Skip to content

Hamlet

Spend $50 to get a free DVD!

ISBN-10: 074347712X

ISBN-13: 9780743477123

Edition: 2003

Authors: William Shakespeare, Barbara Mowat, William Shakespeare

List price: $5.99
Blue ribbon 30 day, 100% satisfaction guarantee!
what's this?
Rush Rewards U
Members Receive:
Carrot Coin icon
XP icon
You have reached 400 XP and carrot coins. That is the daily max!

Description:

As attested to by countless stage and screen productions, Hamlet forever retains its fascination for audiences. It's an absorbing intellectual drama of the contemplative prince who reluctantly ventures in pursuit of revenge. Hamlet's musings on the nature and consequences of human activity have accorded him the reputation as literature's "first modern man."
Customers also bought

Book details

List price: $5.99
Copyright year: 2003
Publisher: Simon & Schuster
Publication date: 7/1/2003
Binding: Paperback
Pages: 432
Size: 4.25" wide x 6.75" long x 1.00" tall
Weight: 0.682
Language: English

William Shakespeare, 1564 - 1616 Although there are many myths and mysteries surrounding William Shakespeare, a great deal is actually known about his life. He was born in Stratford-Upon-Avon, son of John Shakespeare, a prosperous merchant and local politician and Mary Arden, who had the wealth to send their oldest son to Stratford Grammar School. At 18, Shakespeare married Anne Hathaway, the 27-year-old daughter of a local farmer, and they had their first daughter six months later. He probably developed an interest in theatre by watching plays performed by traveling players in Stratford while still in his youth. Some time before 1592, he left his family to take up residence in London, where he began acting and writing plays and poetry. By 1594 Shakespeare had become a member and part owner of an acting company called The Lord Chamberlain's Men, where he soon became the company's principal playwright. His plays enjoyed great popularity and high critical acclaim in the newly built Globe Theatre. It was through his popularity that the troupe gained the attention of the new king, James I, who appointed them the King's Players in 1603. Before retiring to Stratford in 1613, after the Globe burned down, he wrote more than three dozen plays (that we are sure of) and more than 150 sonnets. He was celebrated by Ben Jonson, one of the leading playwrights of the day, as a writer who would be "not for an age, but for all time," a prediction that has proved to be true. Today, Shakespeare towers over all other English writers and has few rivals in any language. His genius and creativity continue to astound scholars, and his plays continue to delight audiences. Many have served as the basis for operas, ballets, musical compositions, and films. While Jonson and other writers labored over their plays, Shakespeare seems to have had the ability to turn out work of exceptionally high caliber at an amazing speed. At the height of his career, he wrote an average of two plays a year as well as dozens of poems, songs, and possibly even verses for tombstones and heraldic shields, all while he continued to act in the plays performed by the Lord Chamberlain's Men. This staggering output is even more impressive when one considers its variety. Except for the English history plays, he never wrote the same kind of play twice. He seems to have had a good deal of fun in trying his hand at every kind of play. Shakespeare wrote 154 sonnets, all published on 1609, most of which were dedicated to his patron Henry Wriothsley, The Earl of Southhampton. He also wrote 13 comedies, 13 histories, 6 tragedies, and 4 tragecomedies. He died at Stratford-upon-Avon April 23, 1616, and was buried two days later on the grounds of Holy Trinity Church in Stratford. His cause of death was unknown, but it is surmised that he knew he was dying.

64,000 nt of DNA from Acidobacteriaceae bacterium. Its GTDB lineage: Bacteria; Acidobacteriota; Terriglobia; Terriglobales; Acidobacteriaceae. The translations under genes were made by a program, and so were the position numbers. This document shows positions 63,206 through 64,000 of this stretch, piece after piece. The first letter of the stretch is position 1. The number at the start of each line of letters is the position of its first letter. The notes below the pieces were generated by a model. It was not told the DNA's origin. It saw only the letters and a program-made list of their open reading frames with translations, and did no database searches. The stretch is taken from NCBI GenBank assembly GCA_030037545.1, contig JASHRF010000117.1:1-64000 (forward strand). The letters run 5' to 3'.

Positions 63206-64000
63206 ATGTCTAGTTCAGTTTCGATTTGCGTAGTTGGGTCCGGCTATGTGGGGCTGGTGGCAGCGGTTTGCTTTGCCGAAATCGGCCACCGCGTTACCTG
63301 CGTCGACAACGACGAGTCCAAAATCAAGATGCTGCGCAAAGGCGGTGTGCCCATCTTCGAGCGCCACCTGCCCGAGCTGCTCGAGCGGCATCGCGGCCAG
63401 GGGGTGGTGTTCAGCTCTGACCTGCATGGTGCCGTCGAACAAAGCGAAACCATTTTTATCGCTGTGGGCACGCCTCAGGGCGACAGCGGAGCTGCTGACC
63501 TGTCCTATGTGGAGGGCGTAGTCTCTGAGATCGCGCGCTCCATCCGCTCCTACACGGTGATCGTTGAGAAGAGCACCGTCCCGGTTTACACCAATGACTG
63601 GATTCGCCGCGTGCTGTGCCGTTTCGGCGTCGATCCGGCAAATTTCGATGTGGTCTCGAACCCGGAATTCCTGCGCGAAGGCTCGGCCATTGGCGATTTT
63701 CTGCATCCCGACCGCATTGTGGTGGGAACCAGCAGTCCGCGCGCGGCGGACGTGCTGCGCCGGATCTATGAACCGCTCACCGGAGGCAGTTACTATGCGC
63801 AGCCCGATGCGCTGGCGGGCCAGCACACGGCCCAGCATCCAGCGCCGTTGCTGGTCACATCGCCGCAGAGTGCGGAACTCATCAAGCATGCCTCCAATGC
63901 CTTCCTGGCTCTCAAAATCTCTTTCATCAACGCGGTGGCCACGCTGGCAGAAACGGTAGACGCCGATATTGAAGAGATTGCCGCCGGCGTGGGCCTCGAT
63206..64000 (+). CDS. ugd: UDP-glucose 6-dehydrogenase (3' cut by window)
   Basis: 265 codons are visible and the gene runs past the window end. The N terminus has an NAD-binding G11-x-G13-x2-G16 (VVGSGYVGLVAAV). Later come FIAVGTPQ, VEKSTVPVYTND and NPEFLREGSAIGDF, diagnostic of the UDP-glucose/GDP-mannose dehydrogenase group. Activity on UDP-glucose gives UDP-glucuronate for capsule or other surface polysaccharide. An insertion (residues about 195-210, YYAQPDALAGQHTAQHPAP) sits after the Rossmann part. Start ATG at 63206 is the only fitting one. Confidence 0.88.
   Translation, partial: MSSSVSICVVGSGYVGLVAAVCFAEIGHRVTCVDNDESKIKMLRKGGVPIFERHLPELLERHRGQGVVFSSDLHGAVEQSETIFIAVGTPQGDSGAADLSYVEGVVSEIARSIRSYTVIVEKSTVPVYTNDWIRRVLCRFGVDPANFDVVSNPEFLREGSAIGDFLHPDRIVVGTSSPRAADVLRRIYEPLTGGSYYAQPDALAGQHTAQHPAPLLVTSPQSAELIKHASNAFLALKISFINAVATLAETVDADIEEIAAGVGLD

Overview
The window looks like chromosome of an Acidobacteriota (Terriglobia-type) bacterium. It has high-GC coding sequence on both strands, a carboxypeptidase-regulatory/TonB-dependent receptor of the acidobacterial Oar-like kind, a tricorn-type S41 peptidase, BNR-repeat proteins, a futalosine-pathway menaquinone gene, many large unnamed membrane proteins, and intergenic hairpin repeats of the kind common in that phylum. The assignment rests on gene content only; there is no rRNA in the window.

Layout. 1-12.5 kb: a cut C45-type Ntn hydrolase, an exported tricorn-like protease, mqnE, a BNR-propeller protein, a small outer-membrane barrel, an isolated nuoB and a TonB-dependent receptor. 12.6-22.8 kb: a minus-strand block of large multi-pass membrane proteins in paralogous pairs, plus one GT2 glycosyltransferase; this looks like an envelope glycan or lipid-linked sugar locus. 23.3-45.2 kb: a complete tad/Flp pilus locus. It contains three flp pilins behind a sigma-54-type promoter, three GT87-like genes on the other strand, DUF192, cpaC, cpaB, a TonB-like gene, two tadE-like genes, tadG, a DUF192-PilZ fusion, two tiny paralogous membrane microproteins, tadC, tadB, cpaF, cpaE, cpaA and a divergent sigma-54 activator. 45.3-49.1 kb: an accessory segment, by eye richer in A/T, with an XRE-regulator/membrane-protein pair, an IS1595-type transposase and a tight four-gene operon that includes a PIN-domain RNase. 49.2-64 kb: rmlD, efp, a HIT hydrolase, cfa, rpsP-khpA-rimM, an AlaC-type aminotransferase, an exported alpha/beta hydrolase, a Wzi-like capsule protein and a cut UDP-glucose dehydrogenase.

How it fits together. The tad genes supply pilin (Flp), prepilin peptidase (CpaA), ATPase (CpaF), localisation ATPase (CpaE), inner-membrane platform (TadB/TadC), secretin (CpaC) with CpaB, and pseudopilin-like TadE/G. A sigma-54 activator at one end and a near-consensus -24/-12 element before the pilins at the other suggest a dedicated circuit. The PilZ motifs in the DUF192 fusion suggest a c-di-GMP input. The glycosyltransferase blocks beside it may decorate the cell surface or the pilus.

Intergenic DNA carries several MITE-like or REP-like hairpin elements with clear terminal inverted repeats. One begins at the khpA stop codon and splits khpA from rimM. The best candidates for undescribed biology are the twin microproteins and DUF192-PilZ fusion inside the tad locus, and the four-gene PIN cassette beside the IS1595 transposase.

List of illustrations
General editors' preface
Preface
Introduction
The challenges of Hamlet
The challenge of acting Hamlet
The challenge of editing Hamlet
The challenge to the greatness of Hamlet: Hamlet versus Lear
Hamlet in our time
The soliloquies and the modernity of Hamlet
Hamlet and Freud
Reading against the Hamlet tradition
Hamlet in Shakespeare's time
Hamlet at the turn of the century
The challenge of dating Hamlet
Was there an earlier Hamlet play?
Are there any early references to Shakespeare's play?
Can me date Hamlet in relation to other contemporary plays?
Hamlet's first performances
The story of Hamlet
Murder most foul
An antic disposition
'Sentences', speeches and thoughts
The composition of Hamlet
The quartos and the Folio
The quartos
The First Folio
The relationship of Q2 to Q1
The relationship of F to Q2
What, then, of Q1?
Editorial practice
Why a three-text edition?
Hamlet on stage and screen
Hamlet and his points
Enter the director
Hamlet and politics
Novel Hamlets
Hamlet meets Fielding, Goethe, Dickens and others
Hamlet and women novelists
Prequels and sequels
The continuing mystery of Hamlet
The Tragical History of Hamlet, Prince of Denmark The Second Quarto (1604-5)
Appendices
Folio-only passages
The nature of the texts
The early printed texts
The early quartos
The First Folio
The quartos and folios after 1623
Modern editors at work
The written text
The performed text
The printed text
The multiple text
A common position?
Our procedure as editors of Hamlet
Determining transmission
Editorial principles
Lineation and punctuation
Textual tables
Editorial conventions and sample passages
Conventions
Proper names
Act and scene numbers
Commentary
Textual notes
Sample passages
The act division at 3.4/4.1
The editorial tradition
The theatrical tradition
Our decisions for the new Arden Hamlet
Casting
Music
Abbreviations and references
Abbreviations used in notes
Works by and partly by Shakespeare
Editions of Shakespeare collated
Other works cited
Index